NORMAN — During Kentucky Derby week, gambling was at the forefront of my life. Along with non-stop activities in my home state of Kentucky, I spoke at a dinner for the Society of Settlement Professionals in Las Vegas. A film crew flew in from Rome to interview me for a documentary about lottery winners.
My father was a professional gambler, but I went the other way. I help people who get large sums of money hang onto it. Occasionally, our two worlds meet.
I am a mediation and settlement consultant. I attend conferences with injured people — or with an insurance carrier who wants to settle an injury claim — and develop financial strategies to make sure the money that person receives makes their life better.
As I have noted in two books and numerous columns, people who get big money from a lottery often wind up worse off than when they started. The same can happen to injured people. Blowing through a big sum of money can make their situation worse.
I know in the first few minutes of a mediation if a person is likely to blow through their money. Most people give off obvious “tells.”
As Kenny Rogers sang in “The Gambler,” poker players often use body language that signals the kind of cards they have. It’s the same thing in mediations and settlement conferences. I would actually pay the attorneys and clients to bring me to mediations — as opposed to calling when a case is settled — since I can spot problems and make corrections before they get money in their hands.
The son of a gambler, I can spot a “tell” a hundred miles away. Some obvious ones are:
1. People who have a large entourage. Entertainers like Michael Jackson or Elvis are known for attracting a large “posse” of people who want part of their money. The same thing happens to injured people, but their posse usually consists of family and “friends.” The larger the entourage, the more likely that one of them has their own agenda for the money, especially if the posse includes someone with a controlling personality or a new “love” interest.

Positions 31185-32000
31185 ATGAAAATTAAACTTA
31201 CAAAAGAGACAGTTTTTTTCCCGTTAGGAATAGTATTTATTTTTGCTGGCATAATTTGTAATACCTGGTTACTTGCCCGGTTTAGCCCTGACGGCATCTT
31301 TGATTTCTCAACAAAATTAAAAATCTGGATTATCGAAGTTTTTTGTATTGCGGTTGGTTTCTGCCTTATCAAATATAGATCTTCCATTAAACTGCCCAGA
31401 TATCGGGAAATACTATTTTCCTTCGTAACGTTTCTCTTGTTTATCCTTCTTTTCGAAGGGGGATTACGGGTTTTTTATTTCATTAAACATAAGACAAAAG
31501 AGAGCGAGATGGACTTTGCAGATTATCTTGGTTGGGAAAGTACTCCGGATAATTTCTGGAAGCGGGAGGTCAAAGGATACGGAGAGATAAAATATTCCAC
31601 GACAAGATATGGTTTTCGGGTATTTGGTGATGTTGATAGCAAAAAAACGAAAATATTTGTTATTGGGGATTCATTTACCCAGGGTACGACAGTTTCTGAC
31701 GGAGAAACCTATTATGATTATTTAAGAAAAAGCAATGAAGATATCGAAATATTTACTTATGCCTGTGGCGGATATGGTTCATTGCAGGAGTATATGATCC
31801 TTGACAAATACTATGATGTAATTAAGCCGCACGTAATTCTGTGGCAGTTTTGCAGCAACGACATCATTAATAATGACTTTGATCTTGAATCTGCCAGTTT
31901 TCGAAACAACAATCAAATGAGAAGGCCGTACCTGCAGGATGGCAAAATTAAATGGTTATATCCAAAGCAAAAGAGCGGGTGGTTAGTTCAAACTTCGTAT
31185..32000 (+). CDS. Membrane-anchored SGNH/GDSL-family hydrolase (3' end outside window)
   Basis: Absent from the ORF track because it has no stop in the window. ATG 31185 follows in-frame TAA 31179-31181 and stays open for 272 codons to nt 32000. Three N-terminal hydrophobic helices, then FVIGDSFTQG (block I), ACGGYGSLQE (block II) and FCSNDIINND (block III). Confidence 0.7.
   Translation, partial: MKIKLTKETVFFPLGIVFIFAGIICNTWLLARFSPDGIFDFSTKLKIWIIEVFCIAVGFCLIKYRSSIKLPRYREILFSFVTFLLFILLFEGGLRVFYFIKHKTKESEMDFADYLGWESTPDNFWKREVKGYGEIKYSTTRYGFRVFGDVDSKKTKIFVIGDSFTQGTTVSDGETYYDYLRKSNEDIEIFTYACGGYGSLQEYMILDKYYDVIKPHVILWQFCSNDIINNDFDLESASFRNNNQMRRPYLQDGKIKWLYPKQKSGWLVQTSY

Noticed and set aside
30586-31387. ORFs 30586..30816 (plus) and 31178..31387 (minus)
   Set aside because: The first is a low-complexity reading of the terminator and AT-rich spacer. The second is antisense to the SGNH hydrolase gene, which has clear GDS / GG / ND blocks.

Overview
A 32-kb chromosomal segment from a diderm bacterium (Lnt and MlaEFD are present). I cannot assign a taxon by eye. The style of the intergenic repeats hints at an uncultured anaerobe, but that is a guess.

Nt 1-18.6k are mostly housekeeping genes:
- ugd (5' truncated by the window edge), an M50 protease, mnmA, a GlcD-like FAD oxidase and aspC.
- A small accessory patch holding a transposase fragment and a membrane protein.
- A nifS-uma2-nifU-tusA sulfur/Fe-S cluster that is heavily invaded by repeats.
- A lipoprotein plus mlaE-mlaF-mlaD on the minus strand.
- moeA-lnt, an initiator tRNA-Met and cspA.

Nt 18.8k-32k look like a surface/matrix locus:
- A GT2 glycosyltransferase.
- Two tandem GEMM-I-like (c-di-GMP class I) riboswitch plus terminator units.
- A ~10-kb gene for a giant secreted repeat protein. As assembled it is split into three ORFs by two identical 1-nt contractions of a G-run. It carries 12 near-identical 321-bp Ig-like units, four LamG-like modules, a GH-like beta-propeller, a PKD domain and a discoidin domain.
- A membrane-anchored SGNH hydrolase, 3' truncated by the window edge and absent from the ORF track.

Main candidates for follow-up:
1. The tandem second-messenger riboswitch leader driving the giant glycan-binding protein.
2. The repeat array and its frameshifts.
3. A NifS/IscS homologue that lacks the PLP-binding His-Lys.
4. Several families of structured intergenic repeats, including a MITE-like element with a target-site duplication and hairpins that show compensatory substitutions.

One of my first moves is to throw the “posse” out of the room when we talk about money. It’s horribly sad to see someone who is severely injured or who has lost a loved one in an accident. It’s even sadder when others get their hands on the settlement.
2. Another “tell” is someone who has already spent the money before they’ve gotten it. I’ve seen people borrow lots of money and order expensive items before the case is settled. It’s not unusual for these people to have unrealistic expectations as to what they will receive.
An easy way to combat that is to show them published verdicts and settlements from situations similar to theirs. Just because a friend of a friend heard about someone who got $50 million for a bad paint job on their BMW does not mean it is going to happen to you.
3. If someone does not handle money well before a settlement, it is going to get worse when they have more money, more decisions and more people wanting part of what they have.
I go through a simple, informal checklist of where a person is financially. Do they have a lot of credit card debt or seem to always be running behind? If so, what can we do to prevent that from happening? There are a number of mechanisms such as trusts, structured settlements and other ways to control money at the time of settlement — to protect someone from himself or herself.
4. Are people clueless about possibly losing government benefits? A number of health care-related programs are designed to help injured people, and the Affordable Care Act promises many new ones. But if someone is not diligent about protecting the benefits they have, they will not be diligent about protecting any settlement award.
5. Finally, my biggest tell is the “lottery question.” I’m usually introduced as a lottery expert, and I ask people what they would do if they won the lottery. Those who have a well thought out vision, such as educating their children, buying property or giving back to society will do well when they have a smaller sum. Not having a vision is a major league “tell.”
As the song says, “You’ve got to know when to hold them, know when to fold them, know when to walk away and know when to run.” Looking for “tells” is a good way to find out which work best.
Don McNay is a colunist for the Richmond, Ky., Register. Contact him at donmcnay.com.